Padres begin big road trip by being blanked by Dodgers

By Kevin Acee

LOS ANGELES — The San Diego Padres began a big trip on Friday night.

A huge trip.

It may be the most significant 10 games of the season, if only because they went 6-4 in the previous 10 and 2-8 in the 10 before that and really haven’t been all that great since the end of June.

Every game remaining in this season is against an opponent that is also vying for a playoff spot. The Padres almost certainly must win more than they lose. Probably quite a few more.

“It’s very big,” utility man Jurickson Profar said Friday afternoon. “But we’re going to give our all every night — not only this road trip; all the 20-something games left. We know it’s very important. … We’re up to it.”

It did not start well, as they lost 3-0 to the Dodgers at Dodger Stadium.

The Padres entered Friday a game up on the Cincinnati Reds in the race for the National League’s second wild-card spot, but their loss and the Reds’ victory over the St. Louis Cardinals put the teams back in a tie.

Being “up to it” will mean the Padres start hitting.

They managed three hits in seven innings against Julio Urias, mounted a two-out rally with successive singles in the eighth off Blake Treinen before Wil Myers struck out and got one hit off Kenley Jansen in the ninth before Eric Hosmer grounded out to end the game.

The Padres have been shut out in five of their past 25 games. In 10 of those games, they have scored in no more than one inning.

And now they may have lost shortstop Jake Cronenworth, one of their most consistent hitters, for a time after he was struck on the left hand by a pitch in the third inning. After playing shortstop in the bottom of the third, he was replaced by Ha-seong Kim in the fourth.

Padres manager Jayce Tingler said after the game Cronenworth has a small fracture on his left ring finger, similar to what happened to Hosmer last year. Hosmer was sidelined 10 days although Tingler said Cronenworth’s might not be as severe.

Padres starting pitcher Joe Musgrove went six innings and allowed all three runs.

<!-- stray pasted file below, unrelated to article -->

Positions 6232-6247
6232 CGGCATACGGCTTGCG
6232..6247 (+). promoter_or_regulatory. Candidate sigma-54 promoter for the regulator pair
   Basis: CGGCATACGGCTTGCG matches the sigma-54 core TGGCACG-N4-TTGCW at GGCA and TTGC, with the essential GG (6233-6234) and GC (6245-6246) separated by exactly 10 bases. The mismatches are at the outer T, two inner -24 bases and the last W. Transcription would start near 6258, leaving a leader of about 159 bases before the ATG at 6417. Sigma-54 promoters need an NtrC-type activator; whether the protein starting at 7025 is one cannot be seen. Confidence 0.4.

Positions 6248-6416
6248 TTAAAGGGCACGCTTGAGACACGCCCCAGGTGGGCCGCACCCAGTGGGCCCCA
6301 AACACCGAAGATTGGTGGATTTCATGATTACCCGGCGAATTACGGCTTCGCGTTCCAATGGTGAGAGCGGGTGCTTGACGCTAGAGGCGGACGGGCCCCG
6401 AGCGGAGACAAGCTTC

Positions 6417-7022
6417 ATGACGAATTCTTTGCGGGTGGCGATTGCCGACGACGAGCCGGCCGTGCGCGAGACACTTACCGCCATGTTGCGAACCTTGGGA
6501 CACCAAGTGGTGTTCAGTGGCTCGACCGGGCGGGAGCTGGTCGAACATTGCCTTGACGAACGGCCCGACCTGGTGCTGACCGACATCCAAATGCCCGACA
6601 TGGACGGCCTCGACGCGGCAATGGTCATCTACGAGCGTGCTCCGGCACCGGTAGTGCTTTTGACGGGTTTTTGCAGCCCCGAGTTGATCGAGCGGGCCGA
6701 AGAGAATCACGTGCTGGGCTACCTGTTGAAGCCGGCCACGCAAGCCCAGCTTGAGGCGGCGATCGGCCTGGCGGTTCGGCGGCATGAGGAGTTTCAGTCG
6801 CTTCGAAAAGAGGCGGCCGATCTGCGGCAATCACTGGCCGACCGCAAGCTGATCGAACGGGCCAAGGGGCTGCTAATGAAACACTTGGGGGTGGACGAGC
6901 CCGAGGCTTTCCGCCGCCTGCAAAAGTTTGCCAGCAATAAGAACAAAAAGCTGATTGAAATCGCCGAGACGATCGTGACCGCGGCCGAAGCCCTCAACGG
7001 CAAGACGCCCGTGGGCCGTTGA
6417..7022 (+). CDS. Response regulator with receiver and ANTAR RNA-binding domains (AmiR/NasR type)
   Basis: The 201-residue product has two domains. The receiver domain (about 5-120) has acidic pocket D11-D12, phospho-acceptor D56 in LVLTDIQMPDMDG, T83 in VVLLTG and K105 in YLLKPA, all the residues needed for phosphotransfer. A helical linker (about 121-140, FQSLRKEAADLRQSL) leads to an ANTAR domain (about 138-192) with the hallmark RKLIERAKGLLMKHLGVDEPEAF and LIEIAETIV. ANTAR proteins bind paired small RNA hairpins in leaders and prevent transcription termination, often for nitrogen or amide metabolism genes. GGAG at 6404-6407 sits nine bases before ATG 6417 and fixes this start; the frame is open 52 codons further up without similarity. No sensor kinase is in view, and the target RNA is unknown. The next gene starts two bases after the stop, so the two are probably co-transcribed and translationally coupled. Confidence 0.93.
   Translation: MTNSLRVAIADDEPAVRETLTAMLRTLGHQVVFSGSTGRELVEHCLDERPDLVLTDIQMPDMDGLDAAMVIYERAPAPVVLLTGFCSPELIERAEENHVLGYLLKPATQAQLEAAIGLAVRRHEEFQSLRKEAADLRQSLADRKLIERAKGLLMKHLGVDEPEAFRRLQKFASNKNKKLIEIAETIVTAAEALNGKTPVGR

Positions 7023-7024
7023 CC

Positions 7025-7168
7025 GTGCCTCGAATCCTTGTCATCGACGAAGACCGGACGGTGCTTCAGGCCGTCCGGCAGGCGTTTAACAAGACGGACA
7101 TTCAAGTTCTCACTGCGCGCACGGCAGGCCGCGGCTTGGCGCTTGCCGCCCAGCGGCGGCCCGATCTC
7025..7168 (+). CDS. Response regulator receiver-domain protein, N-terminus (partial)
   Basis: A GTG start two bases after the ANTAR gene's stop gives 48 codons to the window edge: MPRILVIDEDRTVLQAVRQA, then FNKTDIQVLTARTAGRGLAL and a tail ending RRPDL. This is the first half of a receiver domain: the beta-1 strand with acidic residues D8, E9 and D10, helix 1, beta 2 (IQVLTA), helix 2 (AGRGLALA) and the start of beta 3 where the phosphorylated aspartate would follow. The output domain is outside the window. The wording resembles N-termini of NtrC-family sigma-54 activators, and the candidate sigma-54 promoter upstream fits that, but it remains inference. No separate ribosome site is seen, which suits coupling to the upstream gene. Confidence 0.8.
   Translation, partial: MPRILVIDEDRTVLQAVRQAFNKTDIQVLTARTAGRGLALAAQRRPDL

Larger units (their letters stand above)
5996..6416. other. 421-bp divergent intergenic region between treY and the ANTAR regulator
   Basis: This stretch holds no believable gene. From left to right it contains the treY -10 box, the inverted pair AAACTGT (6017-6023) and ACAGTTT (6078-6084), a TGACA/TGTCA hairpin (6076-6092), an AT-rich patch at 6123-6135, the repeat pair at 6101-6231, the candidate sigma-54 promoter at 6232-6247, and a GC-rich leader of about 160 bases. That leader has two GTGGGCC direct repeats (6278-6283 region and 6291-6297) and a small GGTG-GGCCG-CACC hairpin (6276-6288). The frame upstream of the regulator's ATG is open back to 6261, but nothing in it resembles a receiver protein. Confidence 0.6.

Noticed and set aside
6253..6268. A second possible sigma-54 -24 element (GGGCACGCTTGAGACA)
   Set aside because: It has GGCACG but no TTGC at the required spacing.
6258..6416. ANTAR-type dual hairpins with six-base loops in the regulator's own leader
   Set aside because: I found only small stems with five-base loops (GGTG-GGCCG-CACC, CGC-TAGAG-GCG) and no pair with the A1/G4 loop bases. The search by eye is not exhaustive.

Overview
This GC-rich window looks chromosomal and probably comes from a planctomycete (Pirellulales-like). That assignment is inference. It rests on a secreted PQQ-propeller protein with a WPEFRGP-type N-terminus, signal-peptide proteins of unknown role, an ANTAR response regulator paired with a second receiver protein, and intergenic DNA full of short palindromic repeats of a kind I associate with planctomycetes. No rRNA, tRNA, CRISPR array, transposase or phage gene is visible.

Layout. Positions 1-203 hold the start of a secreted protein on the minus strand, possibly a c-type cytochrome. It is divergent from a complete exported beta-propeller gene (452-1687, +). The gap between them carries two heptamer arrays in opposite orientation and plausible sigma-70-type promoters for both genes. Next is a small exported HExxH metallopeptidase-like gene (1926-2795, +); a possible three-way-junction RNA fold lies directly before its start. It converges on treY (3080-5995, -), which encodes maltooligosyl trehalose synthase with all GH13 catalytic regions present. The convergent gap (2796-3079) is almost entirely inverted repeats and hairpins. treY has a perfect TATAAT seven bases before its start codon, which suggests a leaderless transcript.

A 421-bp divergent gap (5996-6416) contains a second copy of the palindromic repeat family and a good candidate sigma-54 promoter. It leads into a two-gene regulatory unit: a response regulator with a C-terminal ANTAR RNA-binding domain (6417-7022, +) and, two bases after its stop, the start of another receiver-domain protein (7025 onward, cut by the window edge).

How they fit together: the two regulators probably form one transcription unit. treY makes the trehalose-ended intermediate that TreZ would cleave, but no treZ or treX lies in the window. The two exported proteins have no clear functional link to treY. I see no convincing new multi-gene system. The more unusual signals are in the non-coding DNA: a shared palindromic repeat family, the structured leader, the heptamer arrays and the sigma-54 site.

The first two came on a homer by Max Muncy in the third inning. And among the four other drives that sailed at least to the warning track against Musgrove was Will Smith’s double leading off the fourth inning. Smith went to third on a wild pitch and scored on a fly ball by Chris Taylor.

Musgrove allowed just two other hits, struck out seven and tied a career high by walking five.

Still, his team-leading 14th quality start might not have gone to waste had the Padres not continued to find hitting extremely difficult. On this night, like many, it seemed nearly impossible for long stretches.

Fernando Tatis Jr.’s infield single in the first inning, Adam Frazier’s single in the fifth inning and Myers’ double in the sixth (all with two outs) were the Padres’ only hits off Urias. The left-hander also walked a batter and hit two as he improved his major league-leading win total to 17.

It won’t get easier over the next two days, as the Padres will face the two pitchers who may well finish 1-2 in National League Cy Young voting — Walker Buehler on Saturday, Max Scherzer on Sunday.

The same three pitchers started in the Dodgers’ three-game sweep last month at Petco Park, allowing a total of one unearned run in 19 1/3 innings. That included Scherzer going 7 2/3 innings in a 4-0 victory in the finale, making Friday the second straight time the Dodgers blanked the Padres.

The Padres are countering with three pitchers who have been rolling.

Chris Paddack (2.91 ERA over his past four starts) will start Saturday and Blake Snell (1.85 ERA his past seven) goes Sunday.

The Dodgers are not exactly lighting anything on fire offensively. They had just four hits Friday.

It won’t matter if the Padres can’t string together more hits and base runners.

They had runners in six different innings, but Kim was the only one who got past second base. He had singled through the right side before moving up two bases on Tatis’ second single of the night. Frazier singled again in the ninth.

One thing the Padres have been able to hold onto, right through last weekend when they took two of three against the Houston Astros, is that they have fared well against the major leagues’ better teams.

Their .567 winning percentage entering Friday against teams that are above .500 was the second highest in the majors behind only the Astros (.581).

The Dodgers are still trying to avoid playing the wild-card game. They remain 2 1/2 games behind the NL West-leading Giants.

“I think we understand these are going to be intense,” Tingler said before the game. “They’re going to be fun, there’s going to be a packed house. There’s going to be a ton of energy. We’ve played each other a lot this year, and all the games have been exciting. They’ve been back and forth battles.”

He may have been leaning a little heavily on the seven games the teams played in a 10-day span in April, when six of their first 10 meetings were decided by one or two runs. The Padres won seven of those.

Of the three games last month, the Dodgers won two without much hassle. The other lasted 16 innings, the longest game in the majors since 2019.


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